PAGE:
I realized this morning that I have advanced in the ranks of Scouting. I am now a seasoned veteran of Scout camp. I no longer panic at the sight of a memo detailing an upcoming Scout adventure. I no longer grimace at the thought of the line of credit we'll have to open to finance obscure camping novelties. I no longer wring my hands as I eye the pile of pricey gear that stands about a fifty-fifty chance of ever darkening our door again.
Tim and Dave left for camp this morning.
(Another note to you blog-reading robbers: They left a husky and bad-tempered Rottweiler to guard the house. It hasn't eaten today.)
Tim spent last week at "High Adventure Camp." He arrived home late Friday night with a bag full of N-A-S-T-Y clothes and NO HAIR! Yes, part of the adventure involved shaving his head. We had thirty-six hours to fumigate, wash, dry, and assemble another bunch of gear for Scout camp. Two or three years ago, this would have wigged me out big time. Now I just check our supply of bleach.
After three years of summer camp and weekend trips innumerable, I've learned a few things:
1. Most of the stuff really does come back . . . eventually.
2. We buy most of it used anyway. Let me call for a moment of silence in honor of Value World, the consignment shop near my in-law's house. Nike hoodies for $3.00, new jeans for $4.00, nearly new Nike running shoes $5.00, the cutest red, tiered skirt for $1.50 (okay, so that's not actually going to Scout camp). Value World has saved me a bundle. Value World has saved me a few trips to confession. Value World has helped me detach from created things.
3. On the subject of miscellaneous stuff (the compass, the sock liners, the headlamp) -- dare I say it? -- I think we now own just about all of it.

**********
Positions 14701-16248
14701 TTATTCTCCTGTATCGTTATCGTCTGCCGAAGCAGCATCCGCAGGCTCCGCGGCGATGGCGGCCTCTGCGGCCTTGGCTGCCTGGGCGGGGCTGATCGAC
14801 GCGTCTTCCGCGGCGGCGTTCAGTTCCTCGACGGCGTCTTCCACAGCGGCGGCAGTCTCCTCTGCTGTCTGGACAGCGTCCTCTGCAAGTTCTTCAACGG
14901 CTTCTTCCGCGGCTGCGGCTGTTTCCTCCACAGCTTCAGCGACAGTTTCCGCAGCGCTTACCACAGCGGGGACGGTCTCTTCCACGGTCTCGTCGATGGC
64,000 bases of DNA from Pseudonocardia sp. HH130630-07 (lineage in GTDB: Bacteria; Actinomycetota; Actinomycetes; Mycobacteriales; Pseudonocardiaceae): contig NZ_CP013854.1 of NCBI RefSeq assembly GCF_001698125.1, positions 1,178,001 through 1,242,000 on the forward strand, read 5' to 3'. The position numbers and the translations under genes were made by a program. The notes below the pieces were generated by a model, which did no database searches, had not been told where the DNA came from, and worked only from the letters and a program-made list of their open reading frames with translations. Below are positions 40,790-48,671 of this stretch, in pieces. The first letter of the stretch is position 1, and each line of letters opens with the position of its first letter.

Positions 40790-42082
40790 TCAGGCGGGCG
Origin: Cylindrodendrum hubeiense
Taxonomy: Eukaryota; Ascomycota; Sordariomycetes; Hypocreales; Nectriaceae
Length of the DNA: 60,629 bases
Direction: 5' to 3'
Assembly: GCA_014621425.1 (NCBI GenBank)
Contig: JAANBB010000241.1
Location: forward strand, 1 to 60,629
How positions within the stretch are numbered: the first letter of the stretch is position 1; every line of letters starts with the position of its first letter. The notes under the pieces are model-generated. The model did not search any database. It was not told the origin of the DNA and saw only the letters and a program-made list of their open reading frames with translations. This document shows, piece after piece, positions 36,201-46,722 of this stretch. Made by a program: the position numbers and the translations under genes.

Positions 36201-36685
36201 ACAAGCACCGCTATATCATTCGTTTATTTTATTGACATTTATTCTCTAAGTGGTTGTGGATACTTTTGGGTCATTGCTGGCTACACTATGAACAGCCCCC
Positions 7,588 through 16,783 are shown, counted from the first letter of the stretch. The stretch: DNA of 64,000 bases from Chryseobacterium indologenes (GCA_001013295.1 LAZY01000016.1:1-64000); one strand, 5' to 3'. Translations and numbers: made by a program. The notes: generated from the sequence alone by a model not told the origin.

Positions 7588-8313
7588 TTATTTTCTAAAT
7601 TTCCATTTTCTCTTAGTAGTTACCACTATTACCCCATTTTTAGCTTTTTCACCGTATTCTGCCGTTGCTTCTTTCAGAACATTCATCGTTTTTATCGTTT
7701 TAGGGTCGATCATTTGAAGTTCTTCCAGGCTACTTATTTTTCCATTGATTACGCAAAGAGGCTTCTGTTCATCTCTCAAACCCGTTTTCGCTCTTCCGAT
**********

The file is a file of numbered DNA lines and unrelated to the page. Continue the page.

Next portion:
4. We also keep it all in one tub so the dashing from one end of the house to the other is minimal.
So off they go for a week of sailing, electronics, archery, and -- gulp! -- riflery. The laundry no longer intimidates me, but firearms do. And then there's the potential EpiPen/anaphalactic thing -- that chills me to the bone. As Tim made his list and checked it twice, I reviewed bee sting procedures with him. First, tell an adult. Do this while you're pouring Benadryl into your mouth. If there's any - Any! Any! Any! - sign of swelling above your shoulders, use the EpiPen!
Better to change the subject.
I look at this young man who is so clearly not the boy I sent off to his first camp three summers back. He's taller than I am; his feet are bigger than his father's; his voice is nearly as deep; he (mostly) packs his own bag.
It's all so much easier than it was. But somehow I found myself crying this morning.
I'm not entirely redundant. I am still in charge of procuring snacks and -- my favorite -- sewing on patches. Let the record reflect, I affixed four last night. Re-runs of Downton Abbey made the job slightly less gruelling. Admittedly, two or the four patches are listing. I still think I deserve a merit badge with an oak leaf cluster for my efforts.
Tim walked into the house Friday, gave me a bigger than usual hug, and said, "I missed you, Mom."
I guess that beats a merit badge with or without the oak leaf cluster.